It is been almost 6 months since the day I got infected with SARS-CoV-2. During my previous night shift, I started with low-grade fever, chills, and myalgia; I did not doubt for a second that I had to have the test for SARS-CoV-2. That same day, I treated many COVID-19 patients, and they had these same cold-like symptoms, remarkably many of them did not have a known epidemiological contact, and therefore the source of the infection could not be traced, that was the sign that the virus was already among us for a while. I performed a quick nasopharyngeal swab on myself, and without time to have any other tests done, laboratory or X-ray, I self-quarantined at home waiting for the result. And finally it came in the midst of the night; I received a call telling me “sorry my friend, your result came back positive”.
In the morning, as my symptoms aggravated, and knew some new started to appear: headache, mild diarrhea, dry cough, loss of smell and taste… I regretted not having more tests done the day before, at least a chest X-ray… but, at that moment, honestly, it was a relief to have my hand-held ultrasound device at home.
There is now growing evidence regarding the imaging findings of COVID-19, but at that time, the only studies were performed via CT scan or X-ray. With my ultrasound probe, I scanned following 12 zones: superior and inferior of anterior, lateral and posterior lobes of both hemithorax. I felt relieved (didn’t last long) to see there was a normal A-line pattern (figure 1). This A-line artifact is the physiologic horizontal reverberation, parallel to the pleura that you would expect in a healthy situation.
What still impresses me most about this disease is its dynamic course, with sudden changes during its evolution until resolution. In this rapid changing situation, we see one of the greatest advantages and main indications of ultrasound, since it is a safe technique that can be performed at the bedside, becomes an attractive tool for monitoring the evolution of any appropriate disease, like COVID-19. In my case, as my symptoms waxed and waned, so did my lung ultrasound. As the disease progressed, I saw all the possible lung findings, from the initial posterior B-lines (figure 2) to small pleural effusions (figure 3), irregular pleural line (figure 4) and finally subpleural or small consolidations (figure 5), especially in posterior and lateral areas. To see the evolution of the disease on figures 1-5 on live lung ultrasound scans, click on the video link.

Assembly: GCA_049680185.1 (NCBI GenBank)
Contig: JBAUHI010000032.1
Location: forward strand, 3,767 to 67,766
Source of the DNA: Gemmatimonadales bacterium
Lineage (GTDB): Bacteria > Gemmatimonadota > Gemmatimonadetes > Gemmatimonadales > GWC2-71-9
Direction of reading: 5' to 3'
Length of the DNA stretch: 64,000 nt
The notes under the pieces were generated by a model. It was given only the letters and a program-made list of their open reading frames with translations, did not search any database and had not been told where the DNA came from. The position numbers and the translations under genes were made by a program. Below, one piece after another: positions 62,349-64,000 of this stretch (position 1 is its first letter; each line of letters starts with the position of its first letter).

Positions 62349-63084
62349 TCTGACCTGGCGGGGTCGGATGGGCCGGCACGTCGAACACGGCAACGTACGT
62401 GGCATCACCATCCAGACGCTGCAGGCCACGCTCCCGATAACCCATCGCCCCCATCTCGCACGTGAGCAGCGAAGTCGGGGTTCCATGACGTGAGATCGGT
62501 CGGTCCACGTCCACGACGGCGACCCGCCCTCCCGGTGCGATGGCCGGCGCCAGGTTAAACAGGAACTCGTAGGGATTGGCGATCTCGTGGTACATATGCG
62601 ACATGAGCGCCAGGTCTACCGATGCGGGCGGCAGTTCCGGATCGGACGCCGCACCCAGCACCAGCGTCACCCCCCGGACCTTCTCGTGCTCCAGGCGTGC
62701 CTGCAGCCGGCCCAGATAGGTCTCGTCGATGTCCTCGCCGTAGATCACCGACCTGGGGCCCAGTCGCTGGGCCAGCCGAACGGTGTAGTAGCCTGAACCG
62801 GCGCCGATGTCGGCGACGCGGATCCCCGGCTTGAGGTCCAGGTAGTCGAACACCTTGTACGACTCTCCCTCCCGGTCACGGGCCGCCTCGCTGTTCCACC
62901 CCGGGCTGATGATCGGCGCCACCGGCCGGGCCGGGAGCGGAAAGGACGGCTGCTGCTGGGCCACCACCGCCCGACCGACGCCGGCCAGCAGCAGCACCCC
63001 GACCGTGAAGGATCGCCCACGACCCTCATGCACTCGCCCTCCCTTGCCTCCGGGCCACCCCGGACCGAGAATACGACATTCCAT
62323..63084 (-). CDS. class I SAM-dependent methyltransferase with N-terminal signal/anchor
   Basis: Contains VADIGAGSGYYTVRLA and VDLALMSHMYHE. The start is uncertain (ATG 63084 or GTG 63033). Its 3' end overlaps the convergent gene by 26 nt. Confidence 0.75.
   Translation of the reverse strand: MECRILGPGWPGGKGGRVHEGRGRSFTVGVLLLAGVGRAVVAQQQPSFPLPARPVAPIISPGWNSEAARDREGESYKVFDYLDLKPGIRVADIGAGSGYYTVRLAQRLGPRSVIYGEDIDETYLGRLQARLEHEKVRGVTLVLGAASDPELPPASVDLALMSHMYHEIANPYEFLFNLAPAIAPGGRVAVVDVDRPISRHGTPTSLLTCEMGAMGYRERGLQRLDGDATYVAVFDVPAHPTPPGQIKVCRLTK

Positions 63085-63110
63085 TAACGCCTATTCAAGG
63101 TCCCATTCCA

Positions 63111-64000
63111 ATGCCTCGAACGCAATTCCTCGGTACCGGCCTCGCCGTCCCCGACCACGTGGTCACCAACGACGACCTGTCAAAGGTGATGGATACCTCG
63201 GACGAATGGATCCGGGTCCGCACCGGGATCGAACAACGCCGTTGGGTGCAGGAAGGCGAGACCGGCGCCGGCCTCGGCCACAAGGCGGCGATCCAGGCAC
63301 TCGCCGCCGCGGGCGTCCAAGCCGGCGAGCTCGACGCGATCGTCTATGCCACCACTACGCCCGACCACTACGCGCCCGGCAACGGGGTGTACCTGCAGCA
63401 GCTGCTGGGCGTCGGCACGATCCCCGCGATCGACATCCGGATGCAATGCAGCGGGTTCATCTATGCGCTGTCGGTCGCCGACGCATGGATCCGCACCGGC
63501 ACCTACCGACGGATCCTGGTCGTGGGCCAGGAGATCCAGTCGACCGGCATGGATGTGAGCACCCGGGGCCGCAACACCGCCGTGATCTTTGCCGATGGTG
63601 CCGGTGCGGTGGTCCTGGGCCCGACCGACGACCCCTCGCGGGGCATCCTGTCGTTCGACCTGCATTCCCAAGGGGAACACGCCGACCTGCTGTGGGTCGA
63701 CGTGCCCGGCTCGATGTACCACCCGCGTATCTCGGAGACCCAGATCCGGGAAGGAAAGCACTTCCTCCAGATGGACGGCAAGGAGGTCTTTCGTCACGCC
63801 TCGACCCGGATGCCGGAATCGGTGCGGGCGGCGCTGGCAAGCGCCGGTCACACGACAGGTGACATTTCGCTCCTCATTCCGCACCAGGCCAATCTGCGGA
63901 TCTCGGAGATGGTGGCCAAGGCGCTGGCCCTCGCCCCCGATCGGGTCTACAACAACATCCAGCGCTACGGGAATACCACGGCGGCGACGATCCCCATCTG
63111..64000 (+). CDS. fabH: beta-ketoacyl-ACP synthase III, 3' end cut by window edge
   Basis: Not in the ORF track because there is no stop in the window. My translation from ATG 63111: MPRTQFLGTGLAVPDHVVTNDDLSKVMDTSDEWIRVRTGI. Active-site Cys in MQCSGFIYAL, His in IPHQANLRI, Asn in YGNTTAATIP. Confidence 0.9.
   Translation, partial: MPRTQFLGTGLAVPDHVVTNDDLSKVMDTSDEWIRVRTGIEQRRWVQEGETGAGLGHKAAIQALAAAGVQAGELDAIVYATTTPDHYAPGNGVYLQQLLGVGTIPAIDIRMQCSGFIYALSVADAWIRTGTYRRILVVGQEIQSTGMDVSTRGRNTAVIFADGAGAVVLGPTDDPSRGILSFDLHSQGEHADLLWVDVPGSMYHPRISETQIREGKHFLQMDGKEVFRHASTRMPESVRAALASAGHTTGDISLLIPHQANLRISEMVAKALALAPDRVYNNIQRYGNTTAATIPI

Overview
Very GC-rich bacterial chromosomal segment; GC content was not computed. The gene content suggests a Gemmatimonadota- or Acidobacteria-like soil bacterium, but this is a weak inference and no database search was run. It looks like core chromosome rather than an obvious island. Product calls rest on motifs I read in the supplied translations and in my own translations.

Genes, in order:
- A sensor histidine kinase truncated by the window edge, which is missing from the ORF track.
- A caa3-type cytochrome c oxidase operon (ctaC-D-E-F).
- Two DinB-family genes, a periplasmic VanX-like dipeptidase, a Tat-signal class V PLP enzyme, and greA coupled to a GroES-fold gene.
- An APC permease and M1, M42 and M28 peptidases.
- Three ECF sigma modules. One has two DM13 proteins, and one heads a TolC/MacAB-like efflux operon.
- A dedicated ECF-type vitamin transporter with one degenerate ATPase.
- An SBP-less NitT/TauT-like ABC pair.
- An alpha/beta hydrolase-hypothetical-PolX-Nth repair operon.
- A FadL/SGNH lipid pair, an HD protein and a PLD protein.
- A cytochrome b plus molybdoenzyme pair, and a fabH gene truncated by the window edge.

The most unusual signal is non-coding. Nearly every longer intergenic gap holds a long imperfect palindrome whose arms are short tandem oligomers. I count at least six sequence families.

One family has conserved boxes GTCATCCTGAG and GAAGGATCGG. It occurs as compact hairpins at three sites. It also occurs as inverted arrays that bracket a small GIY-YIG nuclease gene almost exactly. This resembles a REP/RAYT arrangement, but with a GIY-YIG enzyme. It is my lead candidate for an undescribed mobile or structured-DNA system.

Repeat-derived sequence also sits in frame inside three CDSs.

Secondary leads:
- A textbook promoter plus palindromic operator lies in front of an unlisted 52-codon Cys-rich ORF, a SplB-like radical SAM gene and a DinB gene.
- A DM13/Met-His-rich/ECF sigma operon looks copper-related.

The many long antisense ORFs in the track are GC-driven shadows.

Figures 2, 3, 4 & 5
In lung ultrasonography you shouldn’t expect to see a high diversity of signs. The B-lines are vertical artifacts that arise from the pleura and extend to the bottom of the screen without fading, the irregular pleural line where you can see an indented or broken pleural line and consolidations, of different sizes. It is the combination and distribution of these different signs in the proper clinical history what will give you the clue of what is happening.
In my case, my impression was that I wasn’t feeling worse when I had more B-lines, but when the subpleural consolidations started to appear and spread. Each time I had a new subpleural consolidations, there was a worsening in my symptoms coming: more myasthenia, cough, and diarrhea. Following the second week, the subpleural consolidations were replaced by B-lines, and the long-awaited improvement of my symptoms. After that, the irregular pleural line persisted much longer.
Surprisingly, during the third week, things started to worsen again, and on ultrasound there was a big consolidation appearing in one lobe, that was my sign for a therapy shift towards antibiotics. From then on, my symptoms slowly started to disappear. However, for my lungs, it took them a little bit longer, since eight weeks from the symptom onset, after recovering and testing negative for SARS-CoV-2, I still had several areas with B-lines, as well as thickening of the pleural line. This is something you could expect also during the resolution phase of any common pneumonia, and longer than that, might be an early sign of fibrosis.
As a firm ‘sono-believer’, I found it extremely useful switch from guessing to SEE my disease, monitor for sonographic progression and or resolution, and quickly detect complications. After this experience and having returned to work, I would have no excuse to irradiate my patients before scanning them, just the same way I went through.
Definitely, this experience was the best lesson I could have before returning to the trenches.
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